- REQUEST METHODS
- OTHER METHODS
- WHAT DATA IS RETURNED?
- COPYRIGHT AND LICENSE
GeoIP2::Database::Reader - Perl API for GeoIP2 databases
use 5.008; use GeoIP2::Database::Reader; my $reader = GeoIP2::Database::Reader->new( file => '/path/to/database', locales => [ 'en', 'de', ] ); my $city = $reader->city( ip => '22.214.171.124' ); my $country = $city->country(); print $country->iso_code(), "\n";
This class provides a reader API for all GeoIP2 databases. Each method returns a different model class.
If the database does not return a particular piece of data for an IP address, the associated attribute is not populated.
The basic API for this class is the same for all database types. First you create a database reader object with your
locale params. Then you call the method corresponding to your database type, passing it the IP address you want to look up.
If the request succeeds, the method call will return a model class for the method point you called.
If the database cannot be read, the reader class throws an exception.
This class has a single constructor method:
This method creates a new object. It accepts the following arguments:
This is the path to the GeoIP2 database file which you'd like to query.
This is an array reference where each value is a string indicating a locale. This argument will be passed on to record classes to use when their
name()methods are called.
The order of the locales is significant. When a record class has multiple names (country, city, etc.), its
name()method will look at each element of this array ref and return the first locale for which it has a name.
Note that the only locale which is always present in the GeoIP2 data in "en". If you do not include this locale, the
name()method may end up returning
undefeven when the record in question has an English name.
Currently, the valid list of locale codes is:
de - German
en - English
English names may still include accented characters if that is the accepted spelling in English. In other words, English does not mean ASCII.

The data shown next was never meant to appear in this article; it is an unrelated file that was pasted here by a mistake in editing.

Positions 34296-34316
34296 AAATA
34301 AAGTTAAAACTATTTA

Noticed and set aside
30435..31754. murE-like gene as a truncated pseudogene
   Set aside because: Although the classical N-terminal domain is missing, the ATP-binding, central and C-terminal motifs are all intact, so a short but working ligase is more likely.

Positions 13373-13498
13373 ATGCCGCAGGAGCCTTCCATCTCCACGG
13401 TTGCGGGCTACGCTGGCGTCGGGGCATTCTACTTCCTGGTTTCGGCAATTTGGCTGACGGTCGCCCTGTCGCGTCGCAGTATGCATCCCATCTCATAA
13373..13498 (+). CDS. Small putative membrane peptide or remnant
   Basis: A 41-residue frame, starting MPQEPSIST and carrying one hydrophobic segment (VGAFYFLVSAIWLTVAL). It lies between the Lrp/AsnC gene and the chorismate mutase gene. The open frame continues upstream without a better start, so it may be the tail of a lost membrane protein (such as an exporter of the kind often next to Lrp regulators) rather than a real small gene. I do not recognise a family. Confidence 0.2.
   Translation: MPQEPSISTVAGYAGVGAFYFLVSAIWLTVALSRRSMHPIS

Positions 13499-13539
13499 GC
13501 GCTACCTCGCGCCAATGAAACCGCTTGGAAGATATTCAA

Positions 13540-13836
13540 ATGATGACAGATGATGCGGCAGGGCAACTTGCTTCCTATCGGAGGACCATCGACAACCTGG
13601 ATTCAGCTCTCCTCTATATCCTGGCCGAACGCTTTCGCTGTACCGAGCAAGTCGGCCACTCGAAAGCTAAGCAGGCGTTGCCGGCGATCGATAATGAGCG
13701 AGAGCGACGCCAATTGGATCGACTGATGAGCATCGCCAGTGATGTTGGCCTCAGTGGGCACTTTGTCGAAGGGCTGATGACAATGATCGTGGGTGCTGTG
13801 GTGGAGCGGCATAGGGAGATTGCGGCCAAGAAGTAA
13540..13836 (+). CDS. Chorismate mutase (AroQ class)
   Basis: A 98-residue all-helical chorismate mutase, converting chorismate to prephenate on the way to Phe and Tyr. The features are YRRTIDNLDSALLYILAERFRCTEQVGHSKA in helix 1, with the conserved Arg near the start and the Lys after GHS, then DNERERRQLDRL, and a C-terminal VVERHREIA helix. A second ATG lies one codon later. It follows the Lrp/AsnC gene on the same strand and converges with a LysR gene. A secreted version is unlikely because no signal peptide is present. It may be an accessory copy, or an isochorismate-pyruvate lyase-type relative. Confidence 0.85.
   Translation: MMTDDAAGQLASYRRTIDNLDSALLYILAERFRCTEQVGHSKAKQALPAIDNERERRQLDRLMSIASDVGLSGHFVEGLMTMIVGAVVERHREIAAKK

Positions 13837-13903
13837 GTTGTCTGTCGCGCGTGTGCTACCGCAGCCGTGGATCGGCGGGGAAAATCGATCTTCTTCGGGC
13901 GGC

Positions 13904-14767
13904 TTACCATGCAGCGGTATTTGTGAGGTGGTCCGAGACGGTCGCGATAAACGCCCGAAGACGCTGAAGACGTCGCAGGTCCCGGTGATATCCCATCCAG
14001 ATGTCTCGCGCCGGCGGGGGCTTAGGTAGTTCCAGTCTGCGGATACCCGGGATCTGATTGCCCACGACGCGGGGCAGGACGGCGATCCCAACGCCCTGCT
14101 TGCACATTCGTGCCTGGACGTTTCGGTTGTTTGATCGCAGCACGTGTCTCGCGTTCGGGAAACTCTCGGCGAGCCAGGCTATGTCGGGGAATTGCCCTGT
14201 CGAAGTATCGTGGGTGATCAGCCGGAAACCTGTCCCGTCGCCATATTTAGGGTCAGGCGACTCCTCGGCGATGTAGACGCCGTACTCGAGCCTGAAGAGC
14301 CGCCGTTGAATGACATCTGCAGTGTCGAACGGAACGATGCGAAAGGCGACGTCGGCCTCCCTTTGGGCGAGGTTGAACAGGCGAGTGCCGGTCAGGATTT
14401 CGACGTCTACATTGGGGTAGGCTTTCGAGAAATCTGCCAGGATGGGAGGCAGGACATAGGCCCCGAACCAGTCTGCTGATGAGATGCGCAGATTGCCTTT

es - Spanish
fr - French
ja - Japanese
pt-BR - Brazilian Portuguese
ru - Russian
zh-CN - simplified Chinese
Passing any other locale code will result in an error.
The default value for this argument is
All of the request methods accept a single argument:
This must be a valid IPv4 or IPv6 address. This is the address that you want to look up using the GeoIP2 web service.
Unlike the web service client class, you cannot pass the string "me" as your ip address.
This method returns a GeoIP2::Model::ConnectionType object.
This method returns a GeoIP2::Model::Country object.
This method returns a GeoIP2::Model::City object.
This method returns a GeoIP2::Model::Domain object.
This method returns a GeoIP2::Model::ISP object.
This method returns a GeoIP2::Model::AnonymousIP object.
This method returns a MaxMind::DB:Metadata object containing information about the database.
In the case of a fatal error, the reader will throw a GeoIP2::Error::Generic object.
This error class has an
$error->message() method and overload stringification to show that message. This means that if you don't explicitly catch errors they will ultimately be sent to
STDERR with some sort of (hopefully) useful error message.
WHAT DATA IS RETURNED?
While many of the databases return the same basic records, the attributes which can be populated vary between model classes. In addition, while a database may offer a particular piece of data, MaxMind does not always have every piece of data for any given IP address.
Because of these factors, it is possible for any model class to return a record where some or all of the attributes are unpopulated.
See http://dev.maxmind.com/geoip/geoip2/web-services for details on what data each end point may return.
Every record class attribute has a corresponding predicate method so you can check to see if the attribute is set.
Dave Rolsky <email@example.com>
Greg Oschwald <firstname.lastname@example.org>
Olaf Alders <email@example.com>
COPYRIGHT AND LICENSE
This software is copyright (c) 2013 - 2015 by MaxMind, Inc..
This is free software; you can redistribute it and/or modify it under the same terms as the Perl 5 programming language system itself.